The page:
Lessons from India’s IT economy

Published: May 10, 2010
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KARACHI: In mid-2005, Pakistan suffered a major Internet outage where the entire country was without the Internet for over 10 days. This outage paralysed the IT infrastructure and shattered the confidence of foreign companies in Pakistan’s IT services.

We have come a long way since and the infrastructure has seen considerable Improvements and a lot of redundancy checks have been put into place to avoid a repeat blackout. Zero import duties at various times have also helped alleviate the technological penetration. However, Pakistan still lags considerably and will continue to do so unless some grass roots initiatives are taken.

The services sector in India accounted for 62.6% of GDP in 2009 while IT enabled services (ITeS) accounted for as much as 40% of the GDP. Within the ITeS sector, the most pedestrian work is that of customer support facilitated by the thousands of call centres propping up in the hubs and back alleys alike. These call centres are the root of India’s humble beginnings in IT and continue to grow ever faster due to improving global internet infrastructure.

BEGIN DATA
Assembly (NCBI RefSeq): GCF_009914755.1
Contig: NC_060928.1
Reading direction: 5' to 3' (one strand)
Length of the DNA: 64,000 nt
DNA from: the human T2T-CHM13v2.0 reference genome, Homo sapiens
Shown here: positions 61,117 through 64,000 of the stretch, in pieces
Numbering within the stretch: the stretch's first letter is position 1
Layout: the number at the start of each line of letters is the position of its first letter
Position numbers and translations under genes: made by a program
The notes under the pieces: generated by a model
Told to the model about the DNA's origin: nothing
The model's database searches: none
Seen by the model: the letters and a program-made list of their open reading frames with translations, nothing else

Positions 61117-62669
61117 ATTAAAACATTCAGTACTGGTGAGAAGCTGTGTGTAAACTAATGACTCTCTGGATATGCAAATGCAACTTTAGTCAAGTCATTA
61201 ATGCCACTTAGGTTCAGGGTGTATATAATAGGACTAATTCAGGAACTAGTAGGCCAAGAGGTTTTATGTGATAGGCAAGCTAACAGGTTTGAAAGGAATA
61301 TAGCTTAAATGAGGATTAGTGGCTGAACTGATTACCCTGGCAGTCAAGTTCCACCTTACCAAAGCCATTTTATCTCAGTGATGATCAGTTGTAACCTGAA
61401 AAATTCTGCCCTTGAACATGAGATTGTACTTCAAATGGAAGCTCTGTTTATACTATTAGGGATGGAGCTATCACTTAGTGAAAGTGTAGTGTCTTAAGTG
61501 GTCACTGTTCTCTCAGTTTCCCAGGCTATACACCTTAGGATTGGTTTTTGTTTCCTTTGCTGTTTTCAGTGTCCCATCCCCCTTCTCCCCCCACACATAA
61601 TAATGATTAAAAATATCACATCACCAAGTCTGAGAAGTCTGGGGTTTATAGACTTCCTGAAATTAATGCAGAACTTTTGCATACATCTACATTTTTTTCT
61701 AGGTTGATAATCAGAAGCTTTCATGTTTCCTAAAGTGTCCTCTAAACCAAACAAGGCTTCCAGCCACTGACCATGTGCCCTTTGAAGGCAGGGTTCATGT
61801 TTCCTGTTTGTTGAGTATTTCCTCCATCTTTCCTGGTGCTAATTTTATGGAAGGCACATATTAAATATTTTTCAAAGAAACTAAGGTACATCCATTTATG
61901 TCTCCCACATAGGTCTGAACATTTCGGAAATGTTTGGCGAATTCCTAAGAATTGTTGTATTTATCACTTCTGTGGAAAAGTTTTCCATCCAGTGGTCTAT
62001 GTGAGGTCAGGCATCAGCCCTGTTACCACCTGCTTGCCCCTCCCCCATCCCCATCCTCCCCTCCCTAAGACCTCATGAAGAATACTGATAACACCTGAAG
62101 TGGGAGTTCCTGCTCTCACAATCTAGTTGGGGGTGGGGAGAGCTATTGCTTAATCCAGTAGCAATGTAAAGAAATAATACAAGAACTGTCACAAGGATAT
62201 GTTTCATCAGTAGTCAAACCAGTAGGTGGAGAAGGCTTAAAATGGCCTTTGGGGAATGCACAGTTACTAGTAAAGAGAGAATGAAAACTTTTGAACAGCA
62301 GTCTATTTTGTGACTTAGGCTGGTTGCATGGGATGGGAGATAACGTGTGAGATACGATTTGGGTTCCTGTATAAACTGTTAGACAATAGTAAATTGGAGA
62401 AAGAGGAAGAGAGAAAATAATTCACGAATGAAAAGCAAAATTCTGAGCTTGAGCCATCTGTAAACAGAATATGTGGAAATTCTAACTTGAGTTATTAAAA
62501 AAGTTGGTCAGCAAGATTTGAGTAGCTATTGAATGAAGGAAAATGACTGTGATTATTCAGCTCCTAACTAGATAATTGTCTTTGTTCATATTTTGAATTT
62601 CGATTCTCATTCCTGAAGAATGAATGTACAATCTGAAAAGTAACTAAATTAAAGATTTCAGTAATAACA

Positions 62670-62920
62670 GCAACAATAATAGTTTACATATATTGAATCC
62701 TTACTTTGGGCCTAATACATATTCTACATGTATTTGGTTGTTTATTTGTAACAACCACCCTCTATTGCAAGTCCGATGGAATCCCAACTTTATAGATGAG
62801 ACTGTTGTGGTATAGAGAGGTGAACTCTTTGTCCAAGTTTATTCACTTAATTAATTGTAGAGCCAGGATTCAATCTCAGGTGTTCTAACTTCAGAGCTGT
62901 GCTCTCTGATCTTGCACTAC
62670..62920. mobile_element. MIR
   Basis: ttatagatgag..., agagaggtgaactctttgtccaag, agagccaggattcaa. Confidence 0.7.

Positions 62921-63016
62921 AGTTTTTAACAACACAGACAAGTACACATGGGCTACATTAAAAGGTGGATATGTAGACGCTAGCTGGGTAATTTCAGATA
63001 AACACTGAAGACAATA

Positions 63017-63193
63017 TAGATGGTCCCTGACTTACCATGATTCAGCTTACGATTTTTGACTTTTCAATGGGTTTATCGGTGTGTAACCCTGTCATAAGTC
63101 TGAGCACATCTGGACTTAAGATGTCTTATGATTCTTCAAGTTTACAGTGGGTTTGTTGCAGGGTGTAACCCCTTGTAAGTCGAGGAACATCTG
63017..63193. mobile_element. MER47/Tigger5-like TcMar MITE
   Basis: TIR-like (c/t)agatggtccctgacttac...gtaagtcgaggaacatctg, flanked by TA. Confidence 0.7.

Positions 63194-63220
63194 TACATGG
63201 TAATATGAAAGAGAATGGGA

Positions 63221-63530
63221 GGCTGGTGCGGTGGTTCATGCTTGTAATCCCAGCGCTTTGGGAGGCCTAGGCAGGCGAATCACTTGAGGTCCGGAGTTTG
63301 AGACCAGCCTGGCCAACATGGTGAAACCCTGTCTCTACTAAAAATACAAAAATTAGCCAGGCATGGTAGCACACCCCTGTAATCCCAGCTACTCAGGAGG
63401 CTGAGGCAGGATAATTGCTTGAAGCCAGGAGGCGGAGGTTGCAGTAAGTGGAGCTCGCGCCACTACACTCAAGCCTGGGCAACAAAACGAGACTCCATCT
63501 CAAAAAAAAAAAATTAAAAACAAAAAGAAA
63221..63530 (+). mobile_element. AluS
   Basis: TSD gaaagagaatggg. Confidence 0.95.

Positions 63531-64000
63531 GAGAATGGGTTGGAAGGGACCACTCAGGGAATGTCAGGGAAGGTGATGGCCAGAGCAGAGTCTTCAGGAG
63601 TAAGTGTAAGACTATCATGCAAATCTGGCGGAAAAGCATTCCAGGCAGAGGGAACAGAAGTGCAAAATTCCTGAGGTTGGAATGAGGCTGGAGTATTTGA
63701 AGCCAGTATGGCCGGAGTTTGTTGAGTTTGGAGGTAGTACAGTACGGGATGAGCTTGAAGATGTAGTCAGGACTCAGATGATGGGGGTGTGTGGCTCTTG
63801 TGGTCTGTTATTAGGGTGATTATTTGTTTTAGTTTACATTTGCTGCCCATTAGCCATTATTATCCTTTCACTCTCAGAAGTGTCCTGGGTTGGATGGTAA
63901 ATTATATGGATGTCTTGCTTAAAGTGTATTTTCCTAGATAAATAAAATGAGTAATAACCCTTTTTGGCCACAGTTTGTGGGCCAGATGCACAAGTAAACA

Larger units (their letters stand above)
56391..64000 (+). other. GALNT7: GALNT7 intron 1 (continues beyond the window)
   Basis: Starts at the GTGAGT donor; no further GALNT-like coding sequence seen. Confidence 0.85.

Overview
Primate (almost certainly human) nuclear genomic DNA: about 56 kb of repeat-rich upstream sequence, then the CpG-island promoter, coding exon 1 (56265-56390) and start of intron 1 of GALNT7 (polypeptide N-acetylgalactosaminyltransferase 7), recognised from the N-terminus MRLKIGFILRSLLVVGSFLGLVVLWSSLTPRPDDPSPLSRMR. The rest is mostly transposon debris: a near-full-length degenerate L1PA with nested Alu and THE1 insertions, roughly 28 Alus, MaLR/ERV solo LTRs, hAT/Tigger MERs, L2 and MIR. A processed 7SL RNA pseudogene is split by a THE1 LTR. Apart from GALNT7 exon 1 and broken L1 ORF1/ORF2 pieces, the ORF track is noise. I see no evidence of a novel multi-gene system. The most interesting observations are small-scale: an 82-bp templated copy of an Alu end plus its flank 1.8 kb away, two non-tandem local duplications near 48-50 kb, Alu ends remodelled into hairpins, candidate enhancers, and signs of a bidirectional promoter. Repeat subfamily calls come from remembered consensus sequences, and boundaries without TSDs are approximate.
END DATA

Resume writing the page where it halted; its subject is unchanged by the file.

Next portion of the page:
Call centre support personnel go through a voice and accent training course which can take as little as one month and earns them an easy Rs. 10,000 per month or more. Being that they are in their twenties, these candidates have a lot of disposable income that also benefits all consumer industries in general.

As an example, consider American companies that send thousands of scanned income statements over to foreign Business Process Outsourcing firms around tax season. Dataentry clerks type up these documents into spreadsheets and software takes over to filter and screen each spreadsheet. The software also classifies the income statements and matches them to an accountant who specialises in tax returns for that particular US state. The turnaround for a single tax return filing can be as little as an hour.

Over the past decade, India has moved from just plain IT to IT enabled services within accounting, medical transcription and other back office operations. The services sector in India has surpassed both industry and agriculture sectors combined. While Pakistan has a vast pool of talent in the various services, the lack of IT enablement is largely responsible for the stunted growth of the services sector and participation in the global economy.

Going into the next decade, if Pakistan wishes to participate in the global services economy it needs to start tackling the most basic problem of English proficiency.

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